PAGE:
Rounding to the nearest penny

Newb here.

I'm trying to build a form which will take in two amounts then return a set of simple calculations based on data entered in by the user (the amount of the sub tax, the amount of the sub total, the amount of the total, etc.

I attempted to build a function and bolt it in round the amounts to the nearest penny, but it's not working as hoped. It seems like its' rounding up the nearest 100 dollar mark i think. I've googled a bit, read through stack some, and i'm becoming more and more confused as i attempt what i thought would be a simple exercise.

Guidance help appreciated

my code:

``````<?php //0102e_taxes-01.php

//Constant never changes, 100% available everywhere- almost always simple datatypes (T or F, num, string)
//define('THIS_PAGE', \$_SERVER['PHP_SELF']);//shows webroot
define('THIS_PAGE', basename(\$_SERVER['PHP_SELF']));//shows app root - gets name of the file basically

define('TAX_RATE', .095); //current tax rate us => .095 => is 9.5%

//VAR_DUMP - we love it cause we can see everything
function roundNearestHundredUp(\$number) {
return ceil( \$number / 100 ) * 100;
}

if (isset(\$_POST['submit'])) {//if data, do processing

\$purchase01 = (float) \$_POST['purchase01'];//float before floats data after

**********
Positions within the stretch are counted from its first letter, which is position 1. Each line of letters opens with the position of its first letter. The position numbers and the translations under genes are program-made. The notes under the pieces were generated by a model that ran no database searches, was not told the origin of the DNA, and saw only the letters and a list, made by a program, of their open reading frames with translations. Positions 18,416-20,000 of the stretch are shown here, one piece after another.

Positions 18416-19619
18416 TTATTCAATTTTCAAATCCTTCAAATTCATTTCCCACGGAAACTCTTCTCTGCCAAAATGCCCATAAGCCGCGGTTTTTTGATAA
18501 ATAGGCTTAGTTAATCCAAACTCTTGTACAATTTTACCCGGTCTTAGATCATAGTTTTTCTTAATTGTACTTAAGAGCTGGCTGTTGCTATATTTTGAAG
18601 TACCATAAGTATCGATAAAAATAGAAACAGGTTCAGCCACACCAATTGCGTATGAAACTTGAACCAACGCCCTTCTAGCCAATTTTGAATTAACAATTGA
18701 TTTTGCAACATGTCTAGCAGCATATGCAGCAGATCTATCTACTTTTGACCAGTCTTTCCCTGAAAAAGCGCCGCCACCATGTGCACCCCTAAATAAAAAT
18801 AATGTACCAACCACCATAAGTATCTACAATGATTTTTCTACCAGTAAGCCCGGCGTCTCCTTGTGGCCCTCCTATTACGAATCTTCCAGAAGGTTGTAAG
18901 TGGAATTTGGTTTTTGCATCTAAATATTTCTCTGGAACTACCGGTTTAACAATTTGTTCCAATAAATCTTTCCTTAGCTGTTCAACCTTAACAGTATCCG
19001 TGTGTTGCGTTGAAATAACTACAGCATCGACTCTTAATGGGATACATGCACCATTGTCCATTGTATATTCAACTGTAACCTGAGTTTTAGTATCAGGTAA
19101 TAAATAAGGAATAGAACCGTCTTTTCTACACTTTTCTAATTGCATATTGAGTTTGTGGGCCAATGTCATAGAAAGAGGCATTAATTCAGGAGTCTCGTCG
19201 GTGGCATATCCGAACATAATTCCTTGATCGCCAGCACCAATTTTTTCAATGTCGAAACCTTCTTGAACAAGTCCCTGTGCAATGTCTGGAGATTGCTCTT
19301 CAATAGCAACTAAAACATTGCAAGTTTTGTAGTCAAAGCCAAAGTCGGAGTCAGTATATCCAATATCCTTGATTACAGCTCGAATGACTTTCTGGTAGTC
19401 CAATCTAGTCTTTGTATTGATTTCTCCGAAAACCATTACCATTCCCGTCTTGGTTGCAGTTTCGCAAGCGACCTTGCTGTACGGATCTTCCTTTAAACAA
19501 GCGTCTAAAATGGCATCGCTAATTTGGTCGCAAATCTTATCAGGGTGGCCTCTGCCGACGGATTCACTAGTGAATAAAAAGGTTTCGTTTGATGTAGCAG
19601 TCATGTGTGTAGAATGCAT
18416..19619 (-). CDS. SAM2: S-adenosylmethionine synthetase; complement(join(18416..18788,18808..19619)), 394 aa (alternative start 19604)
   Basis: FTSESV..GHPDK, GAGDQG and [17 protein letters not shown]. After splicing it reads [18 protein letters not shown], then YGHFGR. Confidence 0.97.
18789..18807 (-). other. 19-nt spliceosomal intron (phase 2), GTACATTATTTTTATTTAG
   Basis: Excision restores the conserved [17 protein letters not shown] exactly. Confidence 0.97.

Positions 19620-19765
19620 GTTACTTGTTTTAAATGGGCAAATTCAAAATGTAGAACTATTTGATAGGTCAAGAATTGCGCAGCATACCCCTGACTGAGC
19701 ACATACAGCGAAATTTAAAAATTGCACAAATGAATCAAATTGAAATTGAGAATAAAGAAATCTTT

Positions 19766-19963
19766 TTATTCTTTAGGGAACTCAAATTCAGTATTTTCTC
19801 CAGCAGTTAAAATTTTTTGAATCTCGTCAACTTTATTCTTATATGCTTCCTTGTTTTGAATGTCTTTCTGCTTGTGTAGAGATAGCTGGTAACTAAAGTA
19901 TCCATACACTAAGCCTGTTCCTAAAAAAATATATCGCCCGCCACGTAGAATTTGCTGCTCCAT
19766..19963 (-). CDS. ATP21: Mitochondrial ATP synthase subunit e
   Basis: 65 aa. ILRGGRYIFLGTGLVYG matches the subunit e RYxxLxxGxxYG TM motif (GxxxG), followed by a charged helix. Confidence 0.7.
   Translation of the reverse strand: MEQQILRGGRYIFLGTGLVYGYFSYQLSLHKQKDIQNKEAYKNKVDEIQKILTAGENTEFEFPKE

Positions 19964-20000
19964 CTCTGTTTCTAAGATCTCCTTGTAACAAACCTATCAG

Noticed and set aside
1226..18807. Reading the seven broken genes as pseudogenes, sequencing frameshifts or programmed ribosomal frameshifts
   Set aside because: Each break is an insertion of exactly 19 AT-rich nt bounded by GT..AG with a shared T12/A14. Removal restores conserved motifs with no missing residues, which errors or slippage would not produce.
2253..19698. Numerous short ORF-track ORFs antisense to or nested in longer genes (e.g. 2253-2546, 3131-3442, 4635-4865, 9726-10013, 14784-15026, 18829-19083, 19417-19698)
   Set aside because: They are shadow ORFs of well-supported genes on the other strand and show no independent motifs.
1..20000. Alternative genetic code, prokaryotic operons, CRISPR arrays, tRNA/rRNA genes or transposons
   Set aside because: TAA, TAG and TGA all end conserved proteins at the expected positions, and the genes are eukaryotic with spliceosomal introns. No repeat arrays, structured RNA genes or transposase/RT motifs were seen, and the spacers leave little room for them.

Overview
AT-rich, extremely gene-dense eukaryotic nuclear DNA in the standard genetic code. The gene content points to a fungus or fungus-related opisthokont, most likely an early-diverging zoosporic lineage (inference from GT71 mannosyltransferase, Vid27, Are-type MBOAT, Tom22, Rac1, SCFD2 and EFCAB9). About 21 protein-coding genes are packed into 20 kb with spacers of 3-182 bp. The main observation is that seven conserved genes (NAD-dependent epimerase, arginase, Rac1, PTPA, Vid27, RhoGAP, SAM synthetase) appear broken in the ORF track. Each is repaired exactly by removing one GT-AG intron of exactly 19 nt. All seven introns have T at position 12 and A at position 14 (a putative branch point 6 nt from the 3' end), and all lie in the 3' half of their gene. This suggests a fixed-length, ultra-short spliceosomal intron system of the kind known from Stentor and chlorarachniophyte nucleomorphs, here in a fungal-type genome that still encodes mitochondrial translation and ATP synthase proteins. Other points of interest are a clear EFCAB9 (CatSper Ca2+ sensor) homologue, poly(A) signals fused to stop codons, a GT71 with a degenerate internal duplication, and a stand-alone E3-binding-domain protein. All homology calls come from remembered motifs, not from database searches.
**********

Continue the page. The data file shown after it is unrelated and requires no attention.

\$purchase02 = (float) \$_POST['purchase02'];//float before floats data after

\$subtotal = \$purchase01 + \$purchase02;

\$amountTotal = TAX_RATE * \$amountBeforeTax;

\$amountTax = \$amountTotal - \$subtotal;

echo "<br /><br />";

echo 'First Purchase: \$' . \$purchase01 . '<br />';//standard
echo 'First Purchase: \$' . \$purchase02 . '<br />';//standard
echo '<hr />';

echo 'subtotal before tax: \$' . roundNearestHundredUp(\$subtotal) . '<br />';//standard
echo '<hr />';

echo 'Washington state tax: %' . TAX_RATE . '<br />';
echo '<hr />';

echo 'your purchase amount is \$' . roundNearestHundredUp(\$amountTotal) . '<br />';//risky double dollar sign
}else{//show Output

echo
'
<form method="post" action="004_form-taxes.php">

Enter Purchase Amount:
<input type="text" name="purchase01" />
<br />

Enter Purchase Amount:
<input type="text" name="purchase02" />
<br />

<input type="submit" name="submit" />
</form>
';

}//if you dont' need else, do a 'print and die statement' so if else happens you know else happened.
?>
``````
• I'm just saying that a payment processing application is a very complicated system to design correctly. Use something off the shelf and follow the instructions to the tee. Even better, hire someone with lots of knowledge and experience for this part of your site. Commented Apr 11, 2014 at 16:51
• You found `ceil()` before you found round()?? You will also greatly benefit from the BC Math Functions for mathematical calculations due to 32-bit int/float limitations and PHP's loose type acceptance in general. Commented Apr 11, 2014 at 16:52
• I'm just trying to figure out how to round something to the nearest penny as an exercise - i'm not attempting to build something that is going to go into product. Taking something off the shelf really won't teach me anything other then that i can take something off the shelf which i already know: Doing something like that when trying to learn to cook is like using a TV dinner and calling it cooking (make sense?) I'm trying to LEARN. Commented Apr 11, 2014 at 16:54